Author Archives: Linda

Laila Kassab – Art under seige


Laila Kassab is a self-taught artist who lives in Gaza. She uses art to transform what she describes as a “dismal life” for herself and those around her. She draws on the walls of her home and creates colourful paintings to express her feelings and convey her hope for a better future.

Based in a refugee camp in the Gaza Strip, Laila became part of a small London-based group that aimed to forge links with Palestinians in Laila’s region. The group received some of Laila’s paintings that were smuggled out of her region, wrapped in layers of food packaging. Her work has since been showed in two exhibitions: “Who can sleep in Gaza?” (2014) and “Art under Siege” (2017).

Outside In – a UK charity that works towards creating a fairer and more inclusive art world – has chosen Laila’s work to exhibit at Pallant House Gallery, alongside the work of Scottie Wilson. Outside In needs help funding this exhibit and seeks your help in this crowdfunding venture:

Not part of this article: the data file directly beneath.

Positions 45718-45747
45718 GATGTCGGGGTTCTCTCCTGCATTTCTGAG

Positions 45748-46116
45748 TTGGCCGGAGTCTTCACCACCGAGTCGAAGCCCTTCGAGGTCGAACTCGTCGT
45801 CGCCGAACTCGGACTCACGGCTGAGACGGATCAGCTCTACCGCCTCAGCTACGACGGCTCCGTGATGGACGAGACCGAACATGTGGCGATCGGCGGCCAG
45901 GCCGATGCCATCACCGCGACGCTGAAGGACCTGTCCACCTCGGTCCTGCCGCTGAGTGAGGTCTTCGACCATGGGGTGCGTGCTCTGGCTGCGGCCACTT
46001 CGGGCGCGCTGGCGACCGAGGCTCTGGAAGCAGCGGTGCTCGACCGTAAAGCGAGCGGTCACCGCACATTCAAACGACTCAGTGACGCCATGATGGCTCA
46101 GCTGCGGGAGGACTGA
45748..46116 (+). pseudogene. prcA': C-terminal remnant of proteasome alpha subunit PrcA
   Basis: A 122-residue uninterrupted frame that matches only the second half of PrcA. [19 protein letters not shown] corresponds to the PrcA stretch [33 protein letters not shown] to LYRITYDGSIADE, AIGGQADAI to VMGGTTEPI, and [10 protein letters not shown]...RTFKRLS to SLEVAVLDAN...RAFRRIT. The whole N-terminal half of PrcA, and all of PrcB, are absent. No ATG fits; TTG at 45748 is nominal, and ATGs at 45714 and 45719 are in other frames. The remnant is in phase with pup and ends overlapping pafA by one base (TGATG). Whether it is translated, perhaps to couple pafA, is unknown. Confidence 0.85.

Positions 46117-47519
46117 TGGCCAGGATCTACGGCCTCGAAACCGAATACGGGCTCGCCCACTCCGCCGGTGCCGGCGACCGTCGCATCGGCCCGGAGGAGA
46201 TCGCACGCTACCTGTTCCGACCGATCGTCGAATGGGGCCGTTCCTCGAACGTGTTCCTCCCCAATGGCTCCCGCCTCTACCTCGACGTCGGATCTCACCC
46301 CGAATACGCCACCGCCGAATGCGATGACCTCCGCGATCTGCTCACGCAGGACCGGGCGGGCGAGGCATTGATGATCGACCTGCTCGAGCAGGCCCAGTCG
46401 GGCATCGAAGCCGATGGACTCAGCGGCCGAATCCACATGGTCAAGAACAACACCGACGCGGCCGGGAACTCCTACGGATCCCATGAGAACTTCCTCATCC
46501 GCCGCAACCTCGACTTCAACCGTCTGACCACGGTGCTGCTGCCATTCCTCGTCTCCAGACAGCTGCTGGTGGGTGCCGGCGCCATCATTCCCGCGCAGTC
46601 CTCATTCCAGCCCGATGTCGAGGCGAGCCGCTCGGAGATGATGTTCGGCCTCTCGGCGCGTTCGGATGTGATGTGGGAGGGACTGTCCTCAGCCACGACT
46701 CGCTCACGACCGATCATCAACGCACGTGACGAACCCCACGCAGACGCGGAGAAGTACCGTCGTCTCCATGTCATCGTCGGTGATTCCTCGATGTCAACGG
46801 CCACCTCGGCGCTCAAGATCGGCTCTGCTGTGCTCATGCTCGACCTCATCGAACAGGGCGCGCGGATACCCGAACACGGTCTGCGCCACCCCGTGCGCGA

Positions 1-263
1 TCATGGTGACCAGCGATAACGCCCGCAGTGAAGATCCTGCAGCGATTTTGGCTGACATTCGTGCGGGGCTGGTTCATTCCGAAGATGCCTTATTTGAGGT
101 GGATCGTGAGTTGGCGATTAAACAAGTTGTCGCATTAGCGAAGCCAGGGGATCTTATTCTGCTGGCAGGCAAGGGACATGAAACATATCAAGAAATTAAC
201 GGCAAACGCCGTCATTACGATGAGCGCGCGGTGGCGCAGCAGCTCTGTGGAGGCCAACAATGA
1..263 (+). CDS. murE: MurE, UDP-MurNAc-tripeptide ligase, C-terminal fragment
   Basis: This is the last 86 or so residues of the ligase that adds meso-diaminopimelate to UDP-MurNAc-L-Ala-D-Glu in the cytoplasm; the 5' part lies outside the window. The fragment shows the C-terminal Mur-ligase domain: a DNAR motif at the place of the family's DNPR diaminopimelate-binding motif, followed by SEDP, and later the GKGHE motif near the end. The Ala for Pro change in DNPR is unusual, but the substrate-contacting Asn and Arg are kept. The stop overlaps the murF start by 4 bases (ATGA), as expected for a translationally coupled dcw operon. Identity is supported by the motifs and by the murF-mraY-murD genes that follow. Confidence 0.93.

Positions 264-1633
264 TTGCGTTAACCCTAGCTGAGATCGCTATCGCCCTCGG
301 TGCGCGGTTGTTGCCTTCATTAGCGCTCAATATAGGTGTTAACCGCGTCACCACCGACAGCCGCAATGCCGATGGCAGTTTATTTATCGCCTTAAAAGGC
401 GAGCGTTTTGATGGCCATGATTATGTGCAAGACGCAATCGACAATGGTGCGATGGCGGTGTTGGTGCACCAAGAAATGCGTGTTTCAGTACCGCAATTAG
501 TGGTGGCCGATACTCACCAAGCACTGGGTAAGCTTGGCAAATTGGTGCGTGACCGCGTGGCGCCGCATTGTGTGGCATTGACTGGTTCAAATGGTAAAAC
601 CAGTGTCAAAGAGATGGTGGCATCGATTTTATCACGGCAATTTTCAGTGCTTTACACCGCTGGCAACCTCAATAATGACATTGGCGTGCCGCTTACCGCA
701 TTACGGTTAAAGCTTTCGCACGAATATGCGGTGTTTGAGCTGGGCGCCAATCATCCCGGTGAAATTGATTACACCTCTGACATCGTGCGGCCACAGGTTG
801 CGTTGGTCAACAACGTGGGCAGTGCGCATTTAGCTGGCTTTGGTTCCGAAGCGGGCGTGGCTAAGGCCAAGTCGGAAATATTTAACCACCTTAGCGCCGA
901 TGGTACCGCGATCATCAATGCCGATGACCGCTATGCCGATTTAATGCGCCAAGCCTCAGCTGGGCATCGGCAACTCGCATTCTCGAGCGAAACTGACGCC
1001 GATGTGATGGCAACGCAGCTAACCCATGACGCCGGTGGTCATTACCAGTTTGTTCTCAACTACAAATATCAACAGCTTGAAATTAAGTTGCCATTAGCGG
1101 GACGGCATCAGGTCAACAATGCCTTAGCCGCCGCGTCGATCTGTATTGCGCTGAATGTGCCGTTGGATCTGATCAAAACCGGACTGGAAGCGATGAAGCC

The exhibit will run from June 13 to July 29 this year. Check for further information online.



Film about Bill Anhang

Watch BILLSVILLE, a CBC short documentary about Montreal artist, William (Bill) Anhang. It contains wonderful footage of Bill and his fabulous world of art. Watch it on CBC’s website, or on YouTube.

Palmerino Sorgente

Palmerino Sorgente (Papa Palmerino, the Pope of Montreal) immigrated to Montreal from Italy where he supported his large family through various ventures. He had a vision in 1970, where the Virgin Mary told him that he was the Pope and his mission was to serve God. Sorgente opened an eccentric shop filled with hand-made and purchased religious artifacts.

To those who remember him, Sorgente didn’t think he was the Pope; he was the Pope. He struck a regal posture in his home-made capes, hats, and religious medallions. Customers came to receive his blessing and pray with him in the prayer room at the back of his shop. He was a prolific creator of jewel-studded hats, some of which reached 6 feet in height.